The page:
Hamilton was in a class of one here at Albert Park in Melbourne as he produced yet another one-lap masterclass to fire an all-too familiar warning to his rivals in the very first qualifying session of the year. The defending champion, 33, roared to the top of the time sheets to finish an eye-watering six-tenths of a second ahead of the rest to seal his 73rd career pole and a record seventh here in Australia.
Vettel qualified only third after he was beaten to the front row by his Ferrari team-mate Kimi Raikkonen – and Hamilton could not resist a playful jibe against his chief championship protagonist on the eve of their battle for a fifth Formula One world title.
Hamilton was asked to explain a “party mode” radio call from his Mercedes team which was relayed to the British driver in the moments before his super-quick lap. The message appeared to imply that Hamilton could use a legal power boost in the shoot-out for pole.
Hamilton and Vettel posted similar times on their penultimate runs, but the Englishman was well clear of his rival following their respective final timed laps.
“I can assure you we don’t have a ‘party mode’,” Hamilton said. “There was no extra button.”
“What were you doing before then?” asked Vettel, sitting to the right of the Mercedes driver.
Hamilton hit back: “I was waiting to put a good lap in to wipe the smile off your face.”
Vettel did not reply to Hamilton’s initial jibe, before the incident was re-visited.
“He said it so quick the first time I didn’t get it,” Vettel said. “But now I do. What goes around comes around.”
Vettel continued: “If that is what he enjoys, doing well on a Saturday…”. Hamilton interrupted: “It really was a joke, man.” Vettel replied: “I know. He [Hamilton] is free to have a party tonight and hopefully Kimi and I will have a party tomorrow.”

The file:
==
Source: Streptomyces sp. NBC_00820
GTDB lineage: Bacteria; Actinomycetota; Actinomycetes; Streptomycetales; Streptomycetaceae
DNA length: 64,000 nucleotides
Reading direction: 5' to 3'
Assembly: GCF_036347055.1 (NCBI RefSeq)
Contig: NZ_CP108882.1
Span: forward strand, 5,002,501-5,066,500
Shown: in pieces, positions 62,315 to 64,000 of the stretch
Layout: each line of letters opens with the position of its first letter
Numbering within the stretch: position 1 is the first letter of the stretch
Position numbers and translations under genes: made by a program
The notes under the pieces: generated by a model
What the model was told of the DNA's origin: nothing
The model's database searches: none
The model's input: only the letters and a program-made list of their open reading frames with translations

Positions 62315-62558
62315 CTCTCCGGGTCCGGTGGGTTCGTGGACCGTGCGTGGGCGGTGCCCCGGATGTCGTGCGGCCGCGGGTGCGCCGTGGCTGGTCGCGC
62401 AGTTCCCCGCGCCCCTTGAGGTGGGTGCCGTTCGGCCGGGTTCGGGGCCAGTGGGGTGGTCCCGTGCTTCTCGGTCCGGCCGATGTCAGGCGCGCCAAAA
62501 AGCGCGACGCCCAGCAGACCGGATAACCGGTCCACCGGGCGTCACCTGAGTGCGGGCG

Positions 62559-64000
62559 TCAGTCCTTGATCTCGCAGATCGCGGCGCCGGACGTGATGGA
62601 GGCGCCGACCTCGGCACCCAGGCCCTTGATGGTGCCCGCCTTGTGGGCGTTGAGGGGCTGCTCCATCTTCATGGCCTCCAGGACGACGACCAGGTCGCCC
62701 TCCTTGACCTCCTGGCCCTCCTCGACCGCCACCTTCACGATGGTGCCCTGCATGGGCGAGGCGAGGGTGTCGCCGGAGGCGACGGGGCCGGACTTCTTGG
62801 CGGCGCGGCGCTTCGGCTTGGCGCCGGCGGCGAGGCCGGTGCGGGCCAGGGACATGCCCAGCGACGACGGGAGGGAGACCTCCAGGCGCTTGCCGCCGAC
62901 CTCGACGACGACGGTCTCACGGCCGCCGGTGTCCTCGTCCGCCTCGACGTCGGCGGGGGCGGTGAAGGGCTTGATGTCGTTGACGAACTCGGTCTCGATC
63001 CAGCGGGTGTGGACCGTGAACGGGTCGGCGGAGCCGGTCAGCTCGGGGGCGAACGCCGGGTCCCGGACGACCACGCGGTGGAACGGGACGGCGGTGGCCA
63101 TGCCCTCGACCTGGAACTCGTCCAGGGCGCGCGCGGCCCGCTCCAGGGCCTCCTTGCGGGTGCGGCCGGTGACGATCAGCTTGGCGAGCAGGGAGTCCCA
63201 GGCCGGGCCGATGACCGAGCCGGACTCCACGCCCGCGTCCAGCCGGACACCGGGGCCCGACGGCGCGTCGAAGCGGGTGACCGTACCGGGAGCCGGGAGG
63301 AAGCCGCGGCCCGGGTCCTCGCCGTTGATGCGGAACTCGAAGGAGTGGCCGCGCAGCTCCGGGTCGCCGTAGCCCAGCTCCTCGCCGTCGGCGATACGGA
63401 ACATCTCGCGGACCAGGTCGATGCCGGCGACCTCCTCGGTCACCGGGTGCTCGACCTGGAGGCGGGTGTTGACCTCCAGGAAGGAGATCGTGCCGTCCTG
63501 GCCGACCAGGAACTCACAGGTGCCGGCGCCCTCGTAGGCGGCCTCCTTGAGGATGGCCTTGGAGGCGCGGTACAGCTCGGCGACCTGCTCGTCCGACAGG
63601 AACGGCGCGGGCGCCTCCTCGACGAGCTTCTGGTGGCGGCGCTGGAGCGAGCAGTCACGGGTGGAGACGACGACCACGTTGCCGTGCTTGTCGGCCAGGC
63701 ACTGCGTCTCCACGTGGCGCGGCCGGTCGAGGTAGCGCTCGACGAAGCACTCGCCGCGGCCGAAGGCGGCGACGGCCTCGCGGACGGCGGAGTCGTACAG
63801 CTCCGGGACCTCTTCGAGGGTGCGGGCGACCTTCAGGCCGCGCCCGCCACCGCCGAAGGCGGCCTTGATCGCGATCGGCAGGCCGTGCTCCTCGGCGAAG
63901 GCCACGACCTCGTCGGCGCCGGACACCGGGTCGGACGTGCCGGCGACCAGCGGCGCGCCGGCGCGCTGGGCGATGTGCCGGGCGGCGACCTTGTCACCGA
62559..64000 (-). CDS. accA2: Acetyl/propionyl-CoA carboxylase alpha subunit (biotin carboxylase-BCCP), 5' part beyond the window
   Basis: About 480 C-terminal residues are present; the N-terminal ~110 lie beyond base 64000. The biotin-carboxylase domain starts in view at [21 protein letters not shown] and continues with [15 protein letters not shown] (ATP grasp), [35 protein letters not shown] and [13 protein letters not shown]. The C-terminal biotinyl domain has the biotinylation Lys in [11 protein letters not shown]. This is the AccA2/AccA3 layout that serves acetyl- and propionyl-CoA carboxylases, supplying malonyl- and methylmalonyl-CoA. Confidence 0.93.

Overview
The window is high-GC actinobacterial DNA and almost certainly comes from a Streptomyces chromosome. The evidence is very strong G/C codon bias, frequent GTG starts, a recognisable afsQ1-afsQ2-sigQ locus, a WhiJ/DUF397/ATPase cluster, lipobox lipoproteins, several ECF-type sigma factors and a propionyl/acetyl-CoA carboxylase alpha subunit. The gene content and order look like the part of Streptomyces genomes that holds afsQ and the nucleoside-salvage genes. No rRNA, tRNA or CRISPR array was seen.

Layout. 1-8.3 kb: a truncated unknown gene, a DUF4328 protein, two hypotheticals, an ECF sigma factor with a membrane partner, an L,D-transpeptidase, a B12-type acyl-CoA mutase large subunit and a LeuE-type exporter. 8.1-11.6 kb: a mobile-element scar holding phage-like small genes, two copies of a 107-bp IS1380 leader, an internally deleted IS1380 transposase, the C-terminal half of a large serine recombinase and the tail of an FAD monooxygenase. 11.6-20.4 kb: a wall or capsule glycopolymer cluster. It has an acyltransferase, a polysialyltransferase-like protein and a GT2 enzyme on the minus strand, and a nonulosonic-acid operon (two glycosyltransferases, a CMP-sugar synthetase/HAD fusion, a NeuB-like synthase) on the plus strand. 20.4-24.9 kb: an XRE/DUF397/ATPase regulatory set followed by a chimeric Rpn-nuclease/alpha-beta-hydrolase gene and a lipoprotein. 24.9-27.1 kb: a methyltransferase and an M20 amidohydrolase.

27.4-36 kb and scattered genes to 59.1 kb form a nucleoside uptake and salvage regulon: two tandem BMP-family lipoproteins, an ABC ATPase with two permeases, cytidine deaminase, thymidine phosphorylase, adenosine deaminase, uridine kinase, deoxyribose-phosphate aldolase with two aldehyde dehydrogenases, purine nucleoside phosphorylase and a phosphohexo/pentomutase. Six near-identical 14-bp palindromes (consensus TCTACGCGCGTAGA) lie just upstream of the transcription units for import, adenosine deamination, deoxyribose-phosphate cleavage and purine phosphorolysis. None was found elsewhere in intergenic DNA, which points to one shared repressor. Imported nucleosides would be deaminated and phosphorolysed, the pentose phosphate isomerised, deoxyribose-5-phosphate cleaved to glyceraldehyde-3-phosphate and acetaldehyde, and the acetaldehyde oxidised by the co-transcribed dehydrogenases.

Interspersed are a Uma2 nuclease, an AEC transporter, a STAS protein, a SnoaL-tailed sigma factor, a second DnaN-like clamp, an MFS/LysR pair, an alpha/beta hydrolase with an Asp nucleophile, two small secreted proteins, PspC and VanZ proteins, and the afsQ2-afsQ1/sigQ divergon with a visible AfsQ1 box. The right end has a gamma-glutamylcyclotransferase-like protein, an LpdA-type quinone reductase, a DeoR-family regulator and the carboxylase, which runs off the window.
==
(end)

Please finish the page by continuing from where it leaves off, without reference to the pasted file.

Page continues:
On the evidence of Hamilton’s emphatic qualifying display here, however, it is the Briton who will be celebrating this evening.
The threat of rain could play a part, while it is worth noting that only two of the last eight pole-sitters have won in Melbourne.
Indeed Hamilton has failed to convert four of his six poles at Albert Park to victory.
It was not a perfect session for Hamilton’s Mercedes team however, after Valtteri Bottas crashed into the wall and out of qualifying at the exit of turn two.
Bottas emerged unscathed from the 110mph smash, but the same could not be said of his car. The rear of his Mercedes, which bore the brunt of the high-speed impact, was destroyed with bits of Silver Arrows littering the asphalt. Bottas was taken to the medical centre for a precautionary check-up before he was given the all-clear.
Max Verstappen qualified fourth, while his Red Bull team-mate Daniel Ricciardo was fifth.
The Australian will drop to eighth following a grid penalty for a red flag infringement during practice on Friday.
Fernando Alonso was more than one second adrift of the Red Bull cars as he failed to make it into the final phase of qualifying despite the ushering in of a supposed new dawn at the British team following their switch from Honda to Renault power.
Alonso will line up in 11th, one place ahead of his team-mate Stoffel Vandoorne.